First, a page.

Stories by Demola Ojo
Late last year, a family of elephants turned up in Zaria Kala-Kala village, Kebbi State. At the report of their sighting, the governor of the state, Atiku Bagudu, ordered their protection pending when they would be handed over to the appropriate authority.
As you can imagine, this was an initially difficult task as the elephants destroyed farms across some local governments while foraging.
According to the state’s commissioner for Agriculture, it was the first time in the state’s history that elephants would besiege their farms. Their issues had always been with the hippopotamus.
However, the governor’s assurance that farmers would be compensated not only avoided a clash with the elephants, but made them welcome guests who have now decided to make the state home.
Recently, the governor hailed farmers living along the fringes of the River Niger in Koko/Besse and Bagudo Local Government Areas for protecting the stray elephants. Apart from protecting the endangered animals, the largest land mammals in the world, the farmers also provide them with feeds from their farms.
“I urge all communities in the state to continue to provide information and support until the animals return to their rightful location,” the governor said.
He used the opportunity to warn the public against poaching of wild animals, adding that whoever inflicted injury on animals would face the full wrath of the law.
But if statements by the First Lady of Kebbi are anything to go by, the elephants are there to stay.
Zainab Bugudu said last week on Twitter: “These awesome elephants that strayed into Kebbi last year are safe and thriving. The mama and baby stay at ‘home’ whilst papa elephant roams the land. He always comes back. Typical.”
She revealed that the elephants had established a range and knew their bounds, negating the need for curtailing their movement.
“The elephants have created a natural ‘zoo’ for themselves,” she said. “They don’t go beyond certain limits; always return. The host community in Zaria Kalakala protects them and can always tell you where they are. They have feeding points. It’s really quite interesting.”
From her comments, you can sense her excitement and her appreciation.
“Indeed, we thank Nature, His Excellency and the receptive host community. I just ooh and aah and share amazing pictures with you.”
The coexistence between the elephants and humans in Kebbi is worth the excitement it generates. Unlike other instances where the animals are either kept in a zoo or have a reserve demarcated for them, this is a natural relationship built on mutual trust which may help resuscitate the dwindling elephant population in Nigeria.
Elephants are a cornerstone of the $34 billion tourism industry across Africa. They play a critical role as ecosystem engineers, providing a way for important soil nutrients to be spread around on a massive scale.
As natural gardeners, and sculptors of Africa’s most iconic landscapes, elephants help to disperse seeds and create spaces for other plant species to grow.
However, they face an uncertain future in Nigeria. Once widespread across the country, elephants have declined by more than 50% in less than 20 years.
Reliable information about many of these small herds is generally lacking. However, it is known that a small herd of elephants survives in the region around Kwiambana Game Reserve in Zamfara State and Kamuku National Park in Kaduna State.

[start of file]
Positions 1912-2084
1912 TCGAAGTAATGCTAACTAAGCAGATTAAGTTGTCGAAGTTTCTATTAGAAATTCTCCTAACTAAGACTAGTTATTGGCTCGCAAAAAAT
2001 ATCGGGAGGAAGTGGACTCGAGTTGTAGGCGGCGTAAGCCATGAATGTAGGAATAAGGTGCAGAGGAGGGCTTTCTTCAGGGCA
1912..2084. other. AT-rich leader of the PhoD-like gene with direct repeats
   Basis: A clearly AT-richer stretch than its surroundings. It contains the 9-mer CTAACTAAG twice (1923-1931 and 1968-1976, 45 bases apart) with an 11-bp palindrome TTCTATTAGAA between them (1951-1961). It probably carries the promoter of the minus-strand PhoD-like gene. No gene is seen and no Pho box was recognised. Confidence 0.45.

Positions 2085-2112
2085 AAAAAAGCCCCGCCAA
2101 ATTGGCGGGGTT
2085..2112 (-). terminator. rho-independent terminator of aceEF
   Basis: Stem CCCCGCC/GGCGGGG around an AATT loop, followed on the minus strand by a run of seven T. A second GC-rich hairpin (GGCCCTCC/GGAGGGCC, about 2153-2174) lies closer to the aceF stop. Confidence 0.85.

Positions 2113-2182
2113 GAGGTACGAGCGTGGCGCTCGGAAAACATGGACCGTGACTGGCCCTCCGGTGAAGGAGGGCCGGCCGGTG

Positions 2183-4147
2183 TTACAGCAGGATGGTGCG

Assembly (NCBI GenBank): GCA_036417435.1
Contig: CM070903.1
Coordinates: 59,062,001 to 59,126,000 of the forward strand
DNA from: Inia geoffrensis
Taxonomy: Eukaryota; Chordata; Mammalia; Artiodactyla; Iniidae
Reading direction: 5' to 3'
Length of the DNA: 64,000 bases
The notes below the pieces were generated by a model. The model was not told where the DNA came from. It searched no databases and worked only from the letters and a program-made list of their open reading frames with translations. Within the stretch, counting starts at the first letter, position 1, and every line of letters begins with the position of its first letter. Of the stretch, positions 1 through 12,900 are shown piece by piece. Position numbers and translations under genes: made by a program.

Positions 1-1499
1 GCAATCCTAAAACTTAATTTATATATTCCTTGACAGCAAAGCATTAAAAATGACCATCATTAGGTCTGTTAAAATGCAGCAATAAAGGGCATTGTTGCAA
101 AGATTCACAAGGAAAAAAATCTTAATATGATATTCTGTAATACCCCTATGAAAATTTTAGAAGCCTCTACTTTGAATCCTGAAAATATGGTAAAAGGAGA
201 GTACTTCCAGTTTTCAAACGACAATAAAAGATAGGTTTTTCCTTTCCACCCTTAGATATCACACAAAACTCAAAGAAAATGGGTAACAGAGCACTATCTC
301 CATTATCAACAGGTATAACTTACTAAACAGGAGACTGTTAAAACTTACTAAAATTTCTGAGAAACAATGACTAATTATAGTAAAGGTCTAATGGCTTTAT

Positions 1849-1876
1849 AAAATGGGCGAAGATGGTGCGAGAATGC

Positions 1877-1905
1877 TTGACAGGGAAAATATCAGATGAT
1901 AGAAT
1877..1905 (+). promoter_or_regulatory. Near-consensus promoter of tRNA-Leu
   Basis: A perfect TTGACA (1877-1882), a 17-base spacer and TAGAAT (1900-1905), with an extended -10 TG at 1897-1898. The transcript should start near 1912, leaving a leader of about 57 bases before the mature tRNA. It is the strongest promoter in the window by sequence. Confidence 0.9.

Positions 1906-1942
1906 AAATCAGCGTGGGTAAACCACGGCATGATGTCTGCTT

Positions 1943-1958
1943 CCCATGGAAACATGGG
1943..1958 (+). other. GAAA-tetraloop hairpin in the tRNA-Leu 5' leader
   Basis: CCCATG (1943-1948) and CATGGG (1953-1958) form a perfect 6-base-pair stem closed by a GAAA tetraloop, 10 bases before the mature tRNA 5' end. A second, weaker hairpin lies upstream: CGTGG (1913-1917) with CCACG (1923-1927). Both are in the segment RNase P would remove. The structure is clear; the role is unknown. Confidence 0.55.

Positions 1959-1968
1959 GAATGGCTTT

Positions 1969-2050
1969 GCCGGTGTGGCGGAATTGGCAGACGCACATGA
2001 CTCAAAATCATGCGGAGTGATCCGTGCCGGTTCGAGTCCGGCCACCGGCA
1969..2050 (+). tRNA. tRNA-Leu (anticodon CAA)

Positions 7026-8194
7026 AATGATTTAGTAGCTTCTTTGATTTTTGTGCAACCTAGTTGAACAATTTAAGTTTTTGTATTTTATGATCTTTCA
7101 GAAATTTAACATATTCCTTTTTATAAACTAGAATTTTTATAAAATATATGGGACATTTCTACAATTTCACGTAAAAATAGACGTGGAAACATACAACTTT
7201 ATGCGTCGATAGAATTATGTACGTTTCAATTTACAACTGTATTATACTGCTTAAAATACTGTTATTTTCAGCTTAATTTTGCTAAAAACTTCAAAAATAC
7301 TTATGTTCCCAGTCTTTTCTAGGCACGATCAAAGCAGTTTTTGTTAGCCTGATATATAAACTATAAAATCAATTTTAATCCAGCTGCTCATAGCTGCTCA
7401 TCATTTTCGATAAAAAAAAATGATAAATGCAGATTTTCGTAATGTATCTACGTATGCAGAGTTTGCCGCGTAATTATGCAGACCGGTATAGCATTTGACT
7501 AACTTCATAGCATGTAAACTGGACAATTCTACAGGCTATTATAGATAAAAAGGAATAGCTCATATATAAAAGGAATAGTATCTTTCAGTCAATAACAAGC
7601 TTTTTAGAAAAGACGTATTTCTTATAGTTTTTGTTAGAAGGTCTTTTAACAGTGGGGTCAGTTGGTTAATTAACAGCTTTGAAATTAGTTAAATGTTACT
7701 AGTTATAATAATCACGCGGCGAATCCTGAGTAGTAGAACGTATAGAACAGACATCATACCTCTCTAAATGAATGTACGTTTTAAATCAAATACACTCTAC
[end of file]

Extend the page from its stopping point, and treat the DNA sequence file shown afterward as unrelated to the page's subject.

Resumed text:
The largest and most important elephant herd remaining in the country is located at the Yankari Game Reserve in Bauchi where an estimated 100-150 elephants survive.
Interestingly, there are two species of elephant in Nigeria. The ones mentioned above are the savannah elephants of northern Nigeria.
The other is the forest elephant in the south. It was recently reported that these southern elephants may be around 200 remaining in the wild.
Like their cousins in the north, the animals face the twin threat of loss of habitat to development on one hand, and being poached for their ivory on the other.
The five sites where forest elephants are reportedly found in southern Nigeria are the Omo Forests in Ogun State, the Okomu National Park in Edo State, the Cross River National Park in Cross River State, the Idanre Forests and Osse River Park in Ondo State and the Andoni Island in Rivers State.
However, only organised conservation work, public support and enlightenment, and good habitat management are capable of saving the elephants from extinction in Nigeria.
Hopefully, the love and care being shown to the elephants in Kebbi will be replicated wherever they are found and might help increasing their population.
If well harnessed, wildlife tourism will be a long overdue complement to Nigeria’s tourism drive which at the moment, stands on the twin pillars of culture and entertainment.
Saving the elephant population is the least the country can do, after seeing the depletion and near extinction of other animals responsible for tourism income in other African countries.
The fact that elephants are peaceful animals, is a reason for their survival next to humans. Unfortunately, the lion for example – due to its nature – can’t find solace in host communities, which has invariably, threatened its population, in the absence of a concerted government effort at conservation.
Lions will soon disappear completely from Nigeria, according to experts. At the moment, there are only two areas in Nigeria home to lions: Kainji Lake National Park in Niger State, in the northwest, where approximately 30 cats live, and Yankari, where researchers believe there might be less than five.
With the example set by the host community in Kebbi State, Nigeria elephants shouldn’t suffer the same fate.